Hubbie is in Belgrade, Serbia at the moment, giving a lecture.
And I & Mr. B are left alone to roam free. Yipee!
Not that Hubbie is a controlling kind of guy. Far from it.
However, he can be quite picky when it comes down to food.
So I eat what I cannot eat normally when he is away!
He is born & bred in Yorkshire with very plain foods (so I gather).
Therefore, his taste bud is rather conservative. Serving him anything un-British, his cutlery stops moving.
Ever since we started to go out together, I introduced him to more diverse culinary experience.
However, old habits die-hard, he can’t take anything overly spicy, sour nor pungent.
One of the foods I look forward to enjoying during his absence is Natto.
Natto is a soya product which is an everyday food amongst Japanese, especially in the east half of Japan.
It has a certainly smell & texture due to its making process – fermentation. The distinctive smell of Natto, which resembles smelly French farm cheese, presents a definite challenge for any non-Japanese. They meet their Waterloo…
As being a picky child myself, Natto was not my favourite side dish either. My heart used to sink when I caught a whiff of that sticky & slimy brown stuff. Detecting my disapproval, my mom sternly ordered me “Take 2 more spoonfuls. It will make your bone strong”. I gingerly transferred 2 large scoops of Natto on my rice and shovelled the mixture into my mouth as quickly as I could manage…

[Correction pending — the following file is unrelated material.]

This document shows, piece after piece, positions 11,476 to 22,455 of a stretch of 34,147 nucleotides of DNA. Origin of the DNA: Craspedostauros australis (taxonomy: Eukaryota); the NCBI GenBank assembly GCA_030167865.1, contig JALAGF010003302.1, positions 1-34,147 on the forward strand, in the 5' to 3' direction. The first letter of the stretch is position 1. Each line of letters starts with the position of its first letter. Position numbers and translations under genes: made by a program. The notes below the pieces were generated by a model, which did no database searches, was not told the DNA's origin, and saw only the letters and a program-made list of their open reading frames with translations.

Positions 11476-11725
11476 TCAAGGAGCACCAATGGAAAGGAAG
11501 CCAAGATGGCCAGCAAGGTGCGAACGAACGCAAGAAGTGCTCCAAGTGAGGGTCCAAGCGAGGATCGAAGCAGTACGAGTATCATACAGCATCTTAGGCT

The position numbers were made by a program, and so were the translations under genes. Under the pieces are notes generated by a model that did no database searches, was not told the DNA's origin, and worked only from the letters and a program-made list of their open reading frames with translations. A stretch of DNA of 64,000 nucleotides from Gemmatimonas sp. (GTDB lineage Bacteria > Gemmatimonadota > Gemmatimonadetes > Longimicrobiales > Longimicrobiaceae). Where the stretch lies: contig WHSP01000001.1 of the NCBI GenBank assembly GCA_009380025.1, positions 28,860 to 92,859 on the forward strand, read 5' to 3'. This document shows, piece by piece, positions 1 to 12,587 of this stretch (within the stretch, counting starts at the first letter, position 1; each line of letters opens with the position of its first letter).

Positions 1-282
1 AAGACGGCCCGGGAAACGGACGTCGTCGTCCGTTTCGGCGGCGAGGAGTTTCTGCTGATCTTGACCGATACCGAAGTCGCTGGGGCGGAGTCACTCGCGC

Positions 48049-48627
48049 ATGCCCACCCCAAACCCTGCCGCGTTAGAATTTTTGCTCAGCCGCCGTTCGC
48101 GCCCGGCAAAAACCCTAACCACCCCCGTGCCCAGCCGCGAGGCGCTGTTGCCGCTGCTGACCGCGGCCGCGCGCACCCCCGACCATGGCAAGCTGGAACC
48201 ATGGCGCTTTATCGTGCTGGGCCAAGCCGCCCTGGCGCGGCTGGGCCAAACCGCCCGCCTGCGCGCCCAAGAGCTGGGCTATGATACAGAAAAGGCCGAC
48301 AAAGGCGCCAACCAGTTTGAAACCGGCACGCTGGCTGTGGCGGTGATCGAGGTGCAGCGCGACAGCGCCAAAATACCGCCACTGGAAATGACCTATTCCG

I can’t remember since when I started to appreciate and enjoy eating Natto. Maybe in my twenties? My taste bud seemed to have grown up. And learning that Natto had many health benefits helped me to overcome my initial reservation too.
When Hubbie visited my family the first time, my parents opted for a large tray of sushi as a welcome dinner.
My dad became mischievous and chaperoned him to try one of Natto gunkan-makis – Gunkan-maki is a type of sushi consisting of sushi rice shaped in a oblong cylinder and wrapped in a sheet of nori. The top is adorned with fish roe, Japanese style coleslaw or Natto.
Hubbie was so keen to impress his future father-in-law, therefore, picked the one up obligingly and placed it in his mouth. His eyes widened with a shock then became slightly teary. While I held my breath, he gulped it in one go like a starving crocodile and followed it up with a large swig of beer.
Dad’s eye glinted of glee and uttered “Outstanding!” Naughty dad.
Ever since, Natto never goes anywhere near Hubbie’s lips…
Anyway, my lonely feast starts earnestly…
Typical Natto comes in like this.
3 or 4 are bundled up as a set. I buy them from a Japanese supermarket and keep them in a freezer.
Accompanying Natto is a small sachet of seasoning (soy sauce based sauce) and mustard…
Seasoning & mustard will be added later.
First of all, the Natto is transfered to a bowl…
Then, whisking commence!
My mom used to say “Stir 100 times at least!” At the beginning, the natto is very sticky which makes getting going rather tough. The Natto spins white web and it sticks to the surface like a Spiderman’s! Still, I persevere with firmly held chopsticks in my right hand and gripping the bowl like a vice with my left.
This is how it looks after stirring 200 times…
After it is whisked more than 200 times, the texture loosens up and turns creamy.
Then, I add the seasoning. Mmmm, it’s ready…
Natto can be enjoyed as it is, or with a bowl of rice.
It can also be added to omelette or even be served on top of Japanese style curry!
Natto provokes and divides opinions. Some love and some loathe.
It’s a bit like Marmite, don’t you agree?…